Why is it so noisy walking around in old houses?

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Not all, but most old houses I’ve been in required me to practically tiptoe all the time because anything more would sound like I’m stomping, and rattle everything around. Does it have to do with the way houses used to be built?

Edit for clarification: I don’t mean creaking. I’m more referring to how walking even slightly heavily will make your steps sound loud and booming

In: 15

Yeah many builders used lumber that’s closer to a 2×6 than a 2×10 or a 2×12 to build their floor joists. Especially when you get to really old buildings. I recently did a repair in a building from 1920 where large parts of the floor mostly had 2x4s as joists, some of them doubled up. Modern buildings from the 80s onwards usually have at least 2×8, more commonly 2×10 or engineered pressboard. Also joist hangers help hold things together over time.

Basically the floor is made of wood nailed to wood. Wood dries out, expands in humidity, contracts as it dries, warps over time. Nails rust, bend or deform over time. The house itself could be shifted or misshapen, causing floorboards to be pushed against each other in different ways.

Put it all together and you have a bunch of creaky wood noises as you walk around.

Wood gets dry, nails start to pop up, the wood moves and you get creaks. However, some old houses are much quieter. Some are over-built using full dimension lumber and they’re rock solid. No bounce in the floor at all. No creaks at all. It just depends on how that person built over 100 years ago.

These answers miss that new construction is better insulated, and floors are now glued and screwed, adding to the sound deadening properties. Houses built now are much different than a house in the 70’s.

Doesn’t have to be old.

Any wooden parquet floor can creak. All it takes is for the wood to dry out and/or warp which means it doesn’t sit flush on the underlying structure any more. Every time you step on such a floorboard you make it move relative to its neighbour which creates sound. You can even feel it. It’s also interesting how it depends on seasons and you can actually see the gaps between floorboards change size from season to season.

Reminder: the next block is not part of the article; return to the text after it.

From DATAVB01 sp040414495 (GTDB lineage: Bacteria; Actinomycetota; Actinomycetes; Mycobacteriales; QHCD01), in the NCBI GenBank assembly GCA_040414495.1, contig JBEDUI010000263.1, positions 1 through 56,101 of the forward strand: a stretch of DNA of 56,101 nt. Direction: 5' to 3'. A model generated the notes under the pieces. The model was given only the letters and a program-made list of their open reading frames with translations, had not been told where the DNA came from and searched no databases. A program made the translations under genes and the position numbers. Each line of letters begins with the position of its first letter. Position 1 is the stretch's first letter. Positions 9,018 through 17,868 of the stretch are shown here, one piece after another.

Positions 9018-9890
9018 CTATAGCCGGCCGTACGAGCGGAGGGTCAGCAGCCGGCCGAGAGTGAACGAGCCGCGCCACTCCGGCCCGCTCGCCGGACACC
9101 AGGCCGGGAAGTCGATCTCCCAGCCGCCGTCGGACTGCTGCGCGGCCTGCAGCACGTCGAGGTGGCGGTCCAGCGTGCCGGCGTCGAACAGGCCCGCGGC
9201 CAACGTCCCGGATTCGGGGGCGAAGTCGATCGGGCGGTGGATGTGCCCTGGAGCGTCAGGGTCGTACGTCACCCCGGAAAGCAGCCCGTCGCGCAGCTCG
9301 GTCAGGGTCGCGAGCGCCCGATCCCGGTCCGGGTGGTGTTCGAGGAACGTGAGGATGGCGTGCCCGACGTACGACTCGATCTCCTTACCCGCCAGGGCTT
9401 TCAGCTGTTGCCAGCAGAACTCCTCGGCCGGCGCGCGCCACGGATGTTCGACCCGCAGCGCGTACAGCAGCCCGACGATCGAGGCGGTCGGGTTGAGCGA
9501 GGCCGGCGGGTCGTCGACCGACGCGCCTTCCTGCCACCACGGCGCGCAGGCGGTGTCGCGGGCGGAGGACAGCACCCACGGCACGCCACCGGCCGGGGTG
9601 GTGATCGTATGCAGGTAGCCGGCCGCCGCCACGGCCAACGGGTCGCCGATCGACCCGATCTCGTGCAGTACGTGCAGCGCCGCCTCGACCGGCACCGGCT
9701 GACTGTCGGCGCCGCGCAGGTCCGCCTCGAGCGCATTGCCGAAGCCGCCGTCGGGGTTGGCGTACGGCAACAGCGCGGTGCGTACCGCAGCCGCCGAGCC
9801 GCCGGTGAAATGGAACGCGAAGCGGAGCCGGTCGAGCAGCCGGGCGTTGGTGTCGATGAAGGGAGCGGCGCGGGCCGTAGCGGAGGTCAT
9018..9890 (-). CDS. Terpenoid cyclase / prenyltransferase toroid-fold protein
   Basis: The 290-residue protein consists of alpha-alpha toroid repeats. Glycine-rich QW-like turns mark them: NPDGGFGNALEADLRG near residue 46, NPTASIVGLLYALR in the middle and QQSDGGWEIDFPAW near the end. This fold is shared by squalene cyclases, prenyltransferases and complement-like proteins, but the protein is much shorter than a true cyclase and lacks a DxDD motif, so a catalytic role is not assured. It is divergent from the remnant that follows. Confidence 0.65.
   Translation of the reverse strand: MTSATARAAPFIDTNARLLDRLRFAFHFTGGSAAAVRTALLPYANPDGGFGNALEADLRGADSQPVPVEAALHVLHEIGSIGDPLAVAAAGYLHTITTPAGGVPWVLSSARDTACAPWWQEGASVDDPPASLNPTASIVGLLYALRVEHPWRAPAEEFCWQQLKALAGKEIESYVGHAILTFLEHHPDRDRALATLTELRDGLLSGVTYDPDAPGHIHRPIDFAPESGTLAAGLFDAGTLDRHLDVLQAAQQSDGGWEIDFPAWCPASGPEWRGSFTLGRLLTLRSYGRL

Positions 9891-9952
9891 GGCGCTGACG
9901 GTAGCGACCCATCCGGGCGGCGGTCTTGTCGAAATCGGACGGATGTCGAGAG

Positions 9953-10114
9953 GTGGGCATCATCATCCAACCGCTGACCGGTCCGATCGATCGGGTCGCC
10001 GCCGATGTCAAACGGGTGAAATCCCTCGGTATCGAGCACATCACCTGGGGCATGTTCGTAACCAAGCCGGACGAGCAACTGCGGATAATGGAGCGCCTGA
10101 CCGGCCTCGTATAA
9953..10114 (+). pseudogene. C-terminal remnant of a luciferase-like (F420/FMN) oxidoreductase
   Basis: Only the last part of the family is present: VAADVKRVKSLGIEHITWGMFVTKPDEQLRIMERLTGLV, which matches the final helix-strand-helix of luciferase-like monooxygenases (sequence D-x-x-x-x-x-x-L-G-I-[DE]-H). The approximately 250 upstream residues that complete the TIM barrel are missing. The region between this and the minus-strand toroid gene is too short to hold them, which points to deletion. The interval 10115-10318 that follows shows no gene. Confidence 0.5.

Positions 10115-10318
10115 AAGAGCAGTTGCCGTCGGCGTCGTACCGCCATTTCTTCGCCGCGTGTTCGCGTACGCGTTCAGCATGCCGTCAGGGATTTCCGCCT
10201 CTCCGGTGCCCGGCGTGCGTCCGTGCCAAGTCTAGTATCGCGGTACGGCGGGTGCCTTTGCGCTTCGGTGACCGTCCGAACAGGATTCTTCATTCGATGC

If you want to move silently in an old house, step close to furniture. It presses the floorboards down so they don’t move much when you step on them.

Wooden stairs and other structures also often creak, especially if they are not tightly screwed together. It’s pretty much the same effect.

I will add what hasn’t been mentioned. Any squeaking noises (as opposed to creaking) will most likely be the result of the nails rubbing in the wood; if the builders did not use either or both glue, and ring shank nails in the floor system. The use of both glue AND ring shank nails will almost certainly guarantee no squeaking for the life of the home.

Some squeaking will always be present in floor systems built without ring shank nails and without glue, as over time the sheets will begin to bounce a little when weight is applied and relieved, causing the nails holding the sheets to the joist below to rub. The rubbing of the nails within the wood causes the squeak.

There is not any mention of creaking in op’s post, I believe op post is about the fact that any walking in an old house echoes throughout the whole house like if we were jumping on the floor instead of walking normally

You’re walking on all the bones and bodies that the old owners crammed into the floor boards and between the joists. To put them there they had to take up the subfloor, and put it back down. The resulting action resulted in loose and oversized nail holes and now squeaky floor boards.

That’s why when you are in an old house and you are heading upstairs and have turned off all the lights behind you, you must run up the stairs so the ghosts can’t catch you.